## Abstract

Instant release fraction is used in spent fuel final disposal studies to estimate the quickly released inventory from a spent fuel final disposal capsule. The instant release fraction has been correlated with fission gas release, which can be readily calculated with fuel performance codes. In spent fuel final disposal, individual rod fission gas releases are not important, as the fuel is treated in complete capsules containing multiple assemblies. Therefore assembly summary statistics are more suitable for this purpose. Summary statistics such as mean or maximum are useful in this application. However, the nominal values for the assembly mean fission gas release may be non conservative estimates, whereas the assembly maximum fission gas release is a highly conservative assumption. This results from the “cutoff log-normal” distribution of fission gas release in an assembly and in a more general level, the reactor core. The tail of the distribution contains a small amount of rods with a high fission gas release, whereas a large number of rods typically have low fission gas releases.

Compared to nominal summary statistics, a better method to show compliance with regulatory criteria is to determine the distribution of the assembly mean, taking into account the effects of manufacturing tolerances and uncertainty of the power history. The upper tolerance limit is straightforward to calculate with order statistics and with suitable parameters it is accepted by many regulatory authorities. In this work, the calculation of tolerance limits has been applied to mean fission gas release in complete fuel assemblies. A calculation system for such analyses has been developed at VTT, and by calculating each rod multiple times it can be used to determine the tolerance limits for complete nuclear reactor cores. In statistical analyses, typically a large number of simulations must be run. This increases the probability of failure of the simulation program due to non convergence of the calculation. This results in missing data, and this could prevent the use of order statistics which are based on the sorting of observations. With missing data, the real order of the observations is unknown. This work suggests a suitable data treatment method to overcome this problem.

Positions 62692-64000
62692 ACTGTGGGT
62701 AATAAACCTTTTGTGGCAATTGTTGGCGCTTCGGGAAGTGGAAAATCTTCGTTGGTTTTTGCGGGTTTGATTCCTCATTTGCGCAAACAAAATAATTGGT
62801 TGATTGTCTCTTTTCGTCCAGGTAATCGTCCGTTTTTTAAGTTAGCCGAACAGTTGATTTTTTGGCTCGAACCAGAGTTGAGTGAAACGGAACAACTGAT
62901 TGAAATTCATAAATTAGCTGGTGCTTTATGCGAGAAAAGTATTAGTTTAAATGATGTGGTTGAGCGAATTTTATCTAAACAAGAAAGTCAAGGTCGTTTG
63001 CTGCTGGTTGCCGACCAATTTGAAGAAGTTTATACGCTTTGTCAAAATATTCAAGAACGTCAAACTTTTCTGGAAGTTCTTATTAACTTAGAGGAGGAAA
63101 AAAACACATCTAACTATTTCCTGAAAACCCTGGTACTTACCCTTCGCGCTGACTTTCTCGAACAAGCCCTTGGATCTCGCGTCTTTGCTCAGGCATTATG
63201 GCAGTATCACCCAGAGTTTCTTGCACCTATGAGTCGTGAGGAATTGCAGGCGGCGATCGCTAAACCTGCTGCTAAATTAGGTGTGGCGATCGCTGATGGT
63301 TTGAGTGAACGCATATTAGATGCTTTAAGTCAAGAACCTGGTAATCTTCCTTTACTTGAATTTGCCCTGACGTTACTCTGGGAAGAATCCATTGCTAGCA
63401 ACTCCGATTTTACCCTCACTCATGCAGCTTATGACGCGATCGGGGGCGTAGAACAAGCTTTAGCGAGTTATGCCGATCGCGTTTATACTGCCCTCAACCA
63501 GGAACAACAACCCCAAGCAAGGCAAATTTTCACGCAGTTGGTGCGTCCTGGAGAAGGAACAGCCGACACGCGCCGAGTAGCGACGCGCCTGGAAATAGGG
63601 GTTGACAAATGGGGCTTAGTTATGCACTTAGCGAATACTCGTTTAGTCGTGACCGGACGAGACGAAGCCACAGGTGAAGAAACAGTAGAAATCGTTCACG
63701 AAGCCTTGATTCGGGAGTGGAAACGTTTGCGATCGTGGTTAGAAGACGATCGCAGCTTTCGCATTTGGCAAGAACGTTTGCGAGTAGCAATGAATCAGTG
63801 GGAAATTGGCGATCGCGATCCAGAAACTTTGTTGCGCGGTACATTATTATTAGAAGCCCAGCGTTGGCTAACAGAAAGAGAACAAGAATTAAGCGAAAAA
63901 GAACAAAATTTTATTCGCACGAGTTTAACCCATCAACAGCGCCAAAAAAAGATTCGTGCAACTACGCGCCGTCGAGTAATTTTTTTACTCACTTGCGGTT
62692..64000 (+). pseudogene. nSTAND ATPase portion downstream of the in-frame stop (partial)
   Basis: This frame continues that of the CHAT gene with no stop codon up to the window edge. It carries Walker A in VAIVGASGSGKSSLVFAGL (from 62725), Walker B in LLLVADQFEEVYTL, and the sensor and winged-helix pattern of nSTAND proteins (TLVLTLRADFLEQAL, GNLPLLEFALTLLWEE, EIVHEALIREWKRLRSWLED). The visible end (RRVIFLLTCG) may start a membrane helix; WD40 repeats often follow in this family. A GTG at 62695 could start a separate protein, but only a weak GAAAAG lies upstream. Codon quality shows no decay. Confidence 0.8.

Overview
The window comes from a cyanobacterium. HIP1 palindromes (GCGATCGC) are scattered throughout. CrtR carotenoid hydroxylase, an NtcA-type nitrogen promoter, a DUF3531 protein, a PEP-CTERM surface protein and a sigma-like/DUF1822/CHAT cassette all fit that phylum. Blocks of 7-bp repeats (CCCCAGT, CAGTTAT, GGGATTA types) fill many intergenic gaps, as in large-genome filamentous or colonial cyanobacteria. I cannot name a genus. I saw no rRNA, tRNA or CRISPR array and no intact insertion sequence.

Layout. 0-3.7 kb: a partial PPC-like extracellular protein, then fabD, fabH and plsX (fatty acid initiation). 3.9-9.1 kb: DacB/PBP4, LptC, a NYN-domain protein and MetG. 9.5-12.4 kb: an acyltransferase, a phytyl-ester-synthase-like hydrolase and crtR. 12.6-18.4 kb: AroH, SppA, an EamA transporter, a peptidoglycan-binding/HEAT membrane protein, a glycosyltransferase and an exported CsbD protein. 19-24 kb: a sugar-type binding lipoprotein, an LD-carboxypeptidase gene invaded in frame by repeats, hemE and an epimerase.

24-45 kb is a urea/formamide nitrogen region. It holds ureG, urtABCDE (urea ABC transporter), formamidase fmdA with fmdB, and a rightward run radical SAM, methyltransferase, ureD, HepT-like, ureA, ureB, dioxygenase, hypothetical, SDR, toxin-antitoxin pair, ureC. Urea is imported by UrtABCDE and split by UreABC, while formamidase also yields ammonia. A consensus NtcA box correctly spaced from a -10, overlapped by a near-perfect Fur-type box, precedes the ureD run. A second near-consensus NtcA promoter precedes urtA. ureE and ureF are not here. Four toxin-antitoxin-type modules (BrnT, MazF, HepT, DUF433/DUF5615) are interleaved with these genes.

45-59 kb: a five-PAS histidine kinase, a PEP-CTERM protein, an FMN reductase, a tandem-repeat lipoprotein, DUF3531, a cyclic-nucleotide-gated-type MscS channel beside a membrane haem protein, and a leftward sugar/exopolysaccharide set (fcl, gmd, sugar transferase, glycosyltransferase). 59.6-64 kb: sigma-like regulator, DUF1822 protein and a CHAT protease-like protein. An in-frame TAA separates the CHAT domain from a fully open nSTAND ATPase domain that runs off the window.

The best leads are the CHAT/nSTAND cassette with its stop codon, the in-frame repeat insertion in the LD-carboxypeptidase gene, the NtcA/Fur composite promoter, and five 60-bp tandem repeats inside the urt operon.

Compared to nominal summary statistics, a better method to show compliance with regulatory criteria is to determine the distribution of the assembly mean, taking into account the effects of manufacturing tolerances and uncertainty of the power history. The upper tolerance limit is straightforward to calculate with order statistics and with suitable parameters it is accepted by many regulatory authorities. In this work, the calculation of tolerance limits has been applied to mean fission gas release in complete fuel assemblies. A calculation system for such analyses has been developed at VTT, and by calculating each rod multiple times it can be used to determine the tolerance limits for complete nuclear reactor cores. In statistical analyses, typically a large number of simulations must be run. This increases the probability of failure of the simulation program due to non convergence of the calculation. This results in missing data, and this could prevent the use of order statistics which are based on the sorting of observations. With missing data, the real order of the observations is unknown. This work suggests a suitable data treatment method to overcome this problem.

Original language | English |
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Article number | 110438 |

Journal | Nuclear Engineering and Design |

Volume | 358 |

Early online date | 21 Nov 2019 |

DOIs | |

Publication status | Published - Mar 2020 |

MoE publication type | A1 Journal article-refereed |